Note that, while it is rarely mentioned, SAMe requires certain B vitamins to produce full benefits. It may be best to give a B-complex supplement daily when using SAMe.

Combination Approach
Another nutraceutical that has been talked about for some time is phosphatidylserine (PS), a phospholipid that may improve learning and memory. Most PS is derived from soy lecithin, though a few supplements use other sources, such as sunflower lecithin. The percentage of PS in lecithin is low, so lecithin alone will not provide therapeutic doses.

Ceva Animal Health introduced Senilife, which contains PS along with ginkgo biloba, vitamin E, pyridoxine (vitamin B6), and resveratrol (grape skin extract), in 2008. The company says that its own studies show that Senilife produced significant improvement in sleeping problems, playful behavior, apathy, response to commands, and disorientation, with improvements starting within 7 days and increasing over 30 days. CanCog performed one study on Senilife that showed improved short-term memory that may persist for at least 70 days after the supplement was discontinued, indicating potential long-term benefits.

Senilife is available in two sizes, for dogs up to and over 50 pounds. This product has been on backorder, but I spoke with a company representative who said Senilife should be available by the time you see this.

Plan B
, usually grouped with the B vitamins, has been shown to be effective in treating cognitive disorders and seizures in both humans and pets. It is involved in the same chemical processes as SAMe. Choline is a component of phosphatidylcholine, another phospholipid found in lecithin. Most homemade diets I’ve analyzed have been short on choline, which is often omitted from multivitamin and mineral supplements. The National Research Council recommends about 100 mg of choline daily for a 5-pound dog, 500 mg for a dog weighing 40 pounds, and 1,000 mg for dogs weighing 100 pounds. The best food sources I’ve found are eggs (126 mg choline per large egg) and liver, particularly beef liver (more than 100 mg per ounce).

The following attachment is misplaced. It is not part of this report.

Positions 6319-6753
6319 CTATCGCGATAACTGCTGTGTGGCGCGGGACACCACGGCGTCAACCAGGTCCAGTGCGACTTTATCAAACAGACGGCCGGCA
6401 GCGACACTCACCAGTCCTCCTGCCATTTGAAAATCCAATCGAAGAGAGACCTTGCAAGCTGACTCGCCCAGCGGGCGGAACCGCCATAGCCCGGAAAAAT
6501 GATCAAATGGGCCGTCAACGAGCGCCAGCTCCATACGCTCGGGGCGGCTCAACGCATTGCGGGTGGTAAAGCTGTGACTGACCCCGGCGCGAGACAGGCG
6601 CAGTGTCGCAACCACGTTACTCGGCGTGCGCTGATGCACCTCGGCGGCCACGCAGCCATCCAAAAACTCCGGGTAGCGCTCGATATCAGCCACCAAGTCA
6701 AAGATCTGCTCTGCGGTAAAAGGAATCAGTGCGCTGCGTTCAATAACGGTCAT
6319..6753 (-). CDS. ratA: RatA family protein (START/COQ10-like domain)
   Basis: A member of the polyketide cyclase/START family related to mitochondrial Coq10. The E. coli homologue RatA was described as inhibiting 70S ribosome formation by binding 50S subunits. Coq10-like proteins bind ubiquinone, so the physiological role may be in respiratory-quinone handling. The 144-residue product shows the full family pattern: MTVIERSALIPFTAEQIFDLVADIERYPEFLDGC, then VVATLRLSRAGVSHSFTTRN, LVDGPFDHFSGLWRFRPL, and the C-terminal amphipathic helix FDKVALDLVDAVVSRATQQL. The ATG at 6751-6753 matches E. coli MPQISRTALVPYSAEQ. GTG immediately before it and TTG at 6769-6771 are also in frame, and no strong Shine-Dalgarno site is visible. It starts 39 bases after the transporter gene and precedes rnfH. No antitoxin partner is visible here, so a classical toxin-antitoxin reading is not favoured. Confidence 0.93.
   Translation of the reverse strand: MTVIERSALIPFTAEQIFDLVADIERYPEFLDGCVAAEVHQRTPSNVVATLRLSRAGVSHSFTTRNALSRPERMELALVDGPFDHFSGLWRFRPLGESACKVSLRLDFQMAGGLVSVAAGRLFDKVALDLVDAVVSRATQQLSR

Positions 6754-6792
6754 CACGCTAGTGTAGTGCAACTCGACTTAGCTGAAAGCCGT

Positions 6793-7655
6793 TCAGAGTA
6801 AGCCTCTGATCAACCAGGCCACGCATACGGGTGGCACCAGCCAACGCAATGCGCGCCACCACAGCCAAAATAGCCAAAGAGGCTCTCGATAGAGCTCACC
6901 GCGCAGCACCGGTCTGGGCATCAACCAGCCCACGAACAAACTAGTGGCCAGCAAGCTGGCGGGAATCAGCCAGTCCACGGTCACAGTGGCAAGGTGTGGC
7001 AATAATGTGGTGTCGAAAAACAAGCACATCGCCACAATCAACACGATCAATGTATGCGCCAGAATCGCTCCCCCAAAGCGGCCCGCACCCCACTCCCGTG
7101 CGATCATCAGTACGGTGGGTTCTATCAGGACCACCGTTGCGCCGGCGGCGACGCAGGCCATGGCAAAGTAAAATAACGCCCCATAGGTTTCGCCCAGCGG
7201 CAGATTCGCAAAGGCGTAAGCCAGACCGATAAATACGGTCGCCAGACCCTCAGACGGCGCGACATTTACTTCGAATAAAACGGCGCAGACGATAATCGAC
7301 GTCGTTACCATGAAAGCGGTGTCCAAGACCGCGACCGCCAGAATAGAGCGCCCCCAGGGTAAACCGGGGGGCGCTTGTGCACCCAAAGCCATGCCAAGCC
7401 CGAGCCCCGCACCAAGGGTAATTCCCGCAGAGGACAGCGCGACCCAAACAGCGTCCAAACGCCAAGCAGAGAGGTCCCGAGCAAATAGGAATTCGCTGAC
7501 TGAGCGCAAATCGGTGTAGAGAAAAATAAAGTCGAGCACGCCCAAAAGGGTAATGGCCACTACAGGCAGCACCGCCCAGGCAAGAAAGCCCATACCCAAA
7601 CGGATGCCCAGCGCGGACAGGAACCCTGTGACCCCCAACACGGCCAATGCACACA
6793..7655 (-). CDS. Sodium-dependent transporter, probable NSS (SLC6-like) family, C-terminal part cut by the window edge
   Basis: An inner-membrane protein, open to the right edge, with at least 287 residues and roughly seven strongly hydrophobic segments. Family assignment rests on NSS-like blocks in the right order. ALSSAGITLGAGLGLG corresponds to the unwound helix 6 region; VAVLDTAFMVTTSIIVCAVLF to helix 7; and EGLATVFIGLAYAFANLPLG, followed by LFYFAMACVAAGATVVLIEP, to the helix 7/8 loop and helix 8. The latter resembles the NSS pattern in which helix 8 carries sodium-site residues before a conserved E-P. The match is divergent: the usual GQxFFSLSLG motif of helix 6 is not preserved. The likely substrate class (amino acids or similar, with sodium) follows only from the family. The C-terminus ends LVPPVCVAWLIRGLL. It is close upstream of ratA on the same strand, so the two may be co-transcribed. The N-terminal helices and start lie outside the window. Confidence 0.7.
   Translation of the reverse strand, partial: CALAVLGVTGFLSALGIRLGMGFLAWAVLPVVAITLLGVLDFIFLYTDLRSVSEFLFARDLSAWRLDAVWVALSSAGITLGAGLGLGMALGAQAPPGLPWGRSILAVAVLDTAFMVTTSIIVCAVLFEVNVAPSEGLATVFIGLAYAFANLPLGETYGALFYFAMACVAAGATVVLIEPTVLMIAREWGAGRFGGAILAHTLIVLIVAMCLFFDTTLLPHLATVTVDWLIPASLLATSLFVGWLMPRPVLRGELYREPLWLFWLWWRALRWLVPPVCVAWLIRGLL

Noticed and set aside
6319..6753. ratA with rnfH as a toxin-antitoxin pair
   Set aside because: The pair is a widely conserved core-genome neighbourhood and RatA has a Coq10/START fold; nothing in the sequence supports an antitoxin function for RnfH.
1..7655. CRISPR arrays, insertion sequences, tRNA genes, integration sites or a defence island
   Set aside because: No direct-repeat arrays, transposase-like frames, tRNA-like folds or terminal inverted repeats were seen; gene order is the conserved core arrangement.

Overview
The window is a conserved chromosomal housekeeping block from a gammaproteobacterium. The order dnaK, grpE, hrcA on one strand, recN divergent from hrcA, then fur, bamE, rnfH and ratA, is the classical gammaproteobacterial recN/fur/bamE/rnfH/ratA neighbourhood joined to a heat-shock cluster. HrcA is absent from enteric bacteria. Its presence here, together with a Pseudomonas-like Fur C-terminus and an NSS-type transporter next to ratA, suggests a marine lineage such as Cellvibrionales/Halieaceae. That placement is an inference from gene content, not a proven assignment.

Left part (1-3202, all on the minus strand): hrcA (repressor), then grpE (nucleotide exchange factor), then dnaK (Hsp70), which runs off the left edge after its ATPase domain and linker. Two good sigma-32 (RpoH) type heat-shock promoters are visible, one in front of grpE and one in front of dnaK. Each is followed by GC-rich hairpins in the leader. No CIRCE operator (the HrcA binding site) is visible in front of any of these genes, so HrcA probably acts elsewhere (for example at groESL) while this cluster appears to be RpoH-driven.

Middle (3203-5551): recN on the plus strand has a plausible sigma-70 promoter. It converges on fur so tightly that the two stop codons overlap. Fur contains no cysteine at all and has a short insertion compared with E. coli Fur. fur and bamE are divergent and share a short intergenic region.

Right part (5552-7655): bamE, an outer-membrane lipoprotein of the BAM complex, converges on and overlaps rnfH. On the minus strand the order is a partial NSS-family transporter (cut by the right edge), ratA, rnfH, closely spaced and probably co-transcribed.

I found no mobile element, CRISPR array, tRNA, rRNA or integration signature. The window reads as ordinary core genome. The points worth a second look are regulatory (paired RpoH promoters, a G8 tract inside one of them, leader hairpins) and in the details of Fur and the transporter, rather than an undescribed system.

Cholodin, a product of MVP Laboratories, provides choline, phosphatidylcholine, methionine, inositol, B vitamins, selenium, vitamin E, and zinc. One small study conducted by Shawn Messonnier, DVM, showed that 9 of 15 client-owned dogs had moderate to significant improvement in clinical signs of CCD after receiving Cholodin.

Other supplements that may help with CCD include DHA (omega-3 fatty acid found in fish oil), acetyl-l-carnitine, and antioxidants, such as vitamins C and E (also found in fresh fruits and vegetables), selenium, Coenzyme Q10 (CoQ10), alpha-lipoic acid, N-acetyl cysteine, and resveratrol.All of these supplements should produce improvement within a few days to a month. If you don’t see any changes by that time, it’s unlikely that giving them longer will help.

Keep in mind that some studies have shown that older dogs do best when given behavioral enrichment along with nutritional supplements. The two together work better than either does by itself. Enrichment may include exercise such as walks, learning a new trick or other types of training, puzzle toys, or anything else that engages your dog’s mind. Even dogs with little mobility can enjoy games such as scent discrimination.

Mary Straus is the owner of She and her Norwich Terrier, Ella, live in the San Francisco Bay Area.

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Mary Straus has been a regular contributor to Whole Dog Journal since 2006. Mary first became interested in dog training and behavior in the 1980s. In 1997, Mary attended a seminar on wolf behavior at Wolf Park in Indiana. There, she was introduced to clicker training for the first time, and began to consider the question of how we feed our dogs after watching the wolves eat whole deer carcasses. Mary maintains and operates her own site,, which offers information and research on canine nutrition and health. has been created to help make people more "aware" of how to make the best decisions for their dogs. It's designed for people who like to ask questions and understand the reasoning behind decisions, rather than just being told what to do.  Mary has spent years doing research for people whose dogs have health problems, or who just want to learn how to feed them a better diet. Over this time, she has learned a great deal about dog nutrition and health, including the role of diet, supplements and nutraceuticals.  In 2007, she was asked by The Ivy Group to contribute to The Healthy Dog Cookbook. She previously also wrote a column for Dog World.